VAT in the UAE expected to generate up to $3.2B in 2018

Published January 14th, 2016 - 02:00 GMT

The UAE is expected to generate Dh10 billion to Dh12 billion revenue after possible introduction of Value-added Tax (VAT) in 2018, according to senior official of the Ministry of Finance.

Referring to a study conducted in 2014, Undersecretary at the UAE's Ministry of Finance Younis Haji Al Khoori, Undersecretary of the Ministry of Finance said VAT is likely to generate up to Dh12 billion revenue during its first year of implementation in 2018.

"The VAT would be introduced at the rate of between three per cent to five per cent of the goods value, but GCC countries are yet to finalise their implementation policy. It will not be applied on education, healthcare, social services and some food staples," Al Khoori said on the sidelines of a conference in Abu Dhabi.

Al Khoori said the UAE is committed to strengthen ties and joint financial work between Arab countries. He said experts from the IMF and World Bank shed light on ways to enhance job creation and reduce poverty.

Top financial officials from the Arab world discussed key economic issues in the Arab region at a meeting organised by the Arab Monetary Fund. Under-secretaries of finance ministries in the region participated in the meeting. The meeting was chaired by Dr Sulaiman bin Mohammed Al Turki, under-secretary of the Saudi Ministry of Finance for International Financial Affairs.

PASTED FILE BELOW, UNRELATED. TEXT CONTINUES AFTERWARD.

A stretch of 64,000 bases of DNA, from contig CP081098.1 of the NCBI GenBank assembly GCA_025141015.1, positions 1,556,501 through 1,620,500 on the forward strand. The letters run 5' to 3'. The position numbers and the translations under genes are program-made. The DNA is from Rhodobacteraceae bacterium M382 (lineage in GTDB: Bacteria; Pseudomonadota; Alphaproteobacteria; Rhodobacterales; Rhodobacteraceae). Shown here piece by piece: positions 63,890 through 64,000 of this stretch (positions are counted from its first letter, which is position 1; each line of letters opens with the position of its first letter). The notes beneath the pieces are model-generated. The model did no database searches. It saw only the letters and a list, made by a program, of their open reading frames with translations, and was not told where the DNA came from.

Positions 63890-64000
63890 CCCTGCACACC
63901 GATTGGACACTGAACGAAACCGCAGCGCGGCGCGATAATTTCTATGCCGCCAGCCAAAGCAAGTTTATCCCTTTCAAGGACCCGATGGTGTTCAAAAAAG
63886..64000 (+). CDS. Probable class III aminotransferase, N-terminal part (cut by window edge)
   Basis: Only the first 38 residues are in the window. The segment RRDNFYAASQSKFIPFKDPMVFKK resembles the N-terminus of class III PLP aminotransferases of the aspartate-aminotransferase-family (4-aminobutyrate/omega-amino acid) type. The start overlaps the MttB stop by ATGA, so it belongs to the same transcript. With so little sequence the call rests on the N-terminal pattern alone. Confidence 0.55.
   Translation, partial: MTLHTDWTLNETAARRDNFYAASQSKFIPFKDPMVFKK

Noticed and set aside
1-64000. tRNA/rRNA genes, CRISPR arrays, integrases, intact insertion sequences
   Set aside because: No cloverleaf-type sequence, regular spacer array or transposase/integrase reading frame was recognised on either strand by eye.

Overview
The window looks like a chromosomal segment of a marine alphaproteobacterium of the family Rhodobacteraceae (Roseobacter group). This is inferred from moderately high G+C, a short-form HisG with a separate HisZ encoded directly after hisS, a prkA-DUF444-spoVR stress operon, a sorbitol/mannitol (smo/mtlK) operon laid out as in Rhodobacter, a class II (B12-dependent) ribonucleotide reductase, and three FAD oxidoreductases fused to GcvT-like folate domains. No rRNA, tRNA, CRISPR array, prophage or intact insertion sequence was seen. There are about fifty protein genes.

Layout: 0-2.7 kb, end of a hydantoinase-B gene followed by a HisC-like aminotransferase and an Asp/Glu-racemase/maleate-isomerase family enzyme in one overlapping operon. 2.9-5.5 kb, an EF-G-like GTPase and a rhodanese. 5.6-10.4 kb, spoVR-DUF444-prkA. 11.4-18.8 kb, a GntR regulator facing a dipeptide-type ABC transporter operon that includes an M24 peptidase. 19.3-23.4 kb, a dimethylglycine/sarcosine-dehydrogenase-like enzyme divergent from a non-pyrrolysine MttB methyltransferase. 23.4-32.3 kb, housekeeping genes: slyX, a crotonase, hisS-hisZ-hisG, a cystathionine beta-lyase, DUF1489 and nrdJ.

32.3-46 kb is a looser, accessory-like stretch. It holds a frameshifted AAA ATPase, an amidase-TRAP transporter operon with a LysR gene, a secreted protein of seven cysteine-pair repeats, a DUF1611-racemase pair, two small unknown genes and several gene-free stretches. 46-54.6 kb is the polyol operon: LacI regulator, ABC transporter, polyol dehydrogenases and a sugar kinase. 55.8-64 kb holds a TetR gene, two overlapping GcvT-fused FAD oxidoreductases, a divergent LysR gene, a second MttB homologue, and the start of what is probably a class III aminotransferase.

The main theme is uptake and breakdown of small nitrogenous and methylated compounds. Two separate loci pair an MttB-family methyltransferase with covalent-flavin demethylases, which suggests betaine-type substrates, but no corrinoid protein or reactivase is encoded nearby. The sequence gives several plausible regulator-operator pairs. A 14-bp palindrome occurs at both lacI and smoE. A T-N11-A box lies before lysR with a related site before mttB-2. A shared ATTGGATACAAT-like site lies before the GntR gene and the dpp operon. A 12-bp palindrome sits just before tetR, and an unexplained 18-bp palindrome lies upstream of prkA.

The undersecretaries' recommendations will be discussed at an April meeting of the Council of Arab Ministers of Finance in Bahrain. The officials discussed financial policy coordination between Arab countries, economic, regional and international challenges and future steps to support economic growth in Arab countries, as well as strengthen investment opportunities.   

The International Monetary Fund presented papers on 'Economic diversification in Arab oil-exporting countries' and 'Investment and growth in Arab countries'. The World Bank presented papers on 'Enhancing flexibility of labour market for job creation in the Arab region' and 'Experiences in integrating the informal sector in the economy'. 

Al Khoori said experts from the IMF and World Bank shed light on ways to enhance job creation and reduce poverty. The World Bank discussed the need for reforms and mechanisms to lower labour costs to reduce unemployment.

The working paper also suggested a number of mechanisms to support the reforms process, which included aligning labour regulations with international standards and reducing the gap between men and women's minimum wages.

The undersecretaries will resume their meeting on Thursday to cover topics, including the exchange of experience on tax policies and reforms in Arab countries, and the latest on preparations for the forthcoming Arab Fiscal Forum.

Undersecretaries will also discuss preparations for the forthcoming meeting of the Council of Arab Ministers of Finance in Bahrain.

By Haseeb Haider

 


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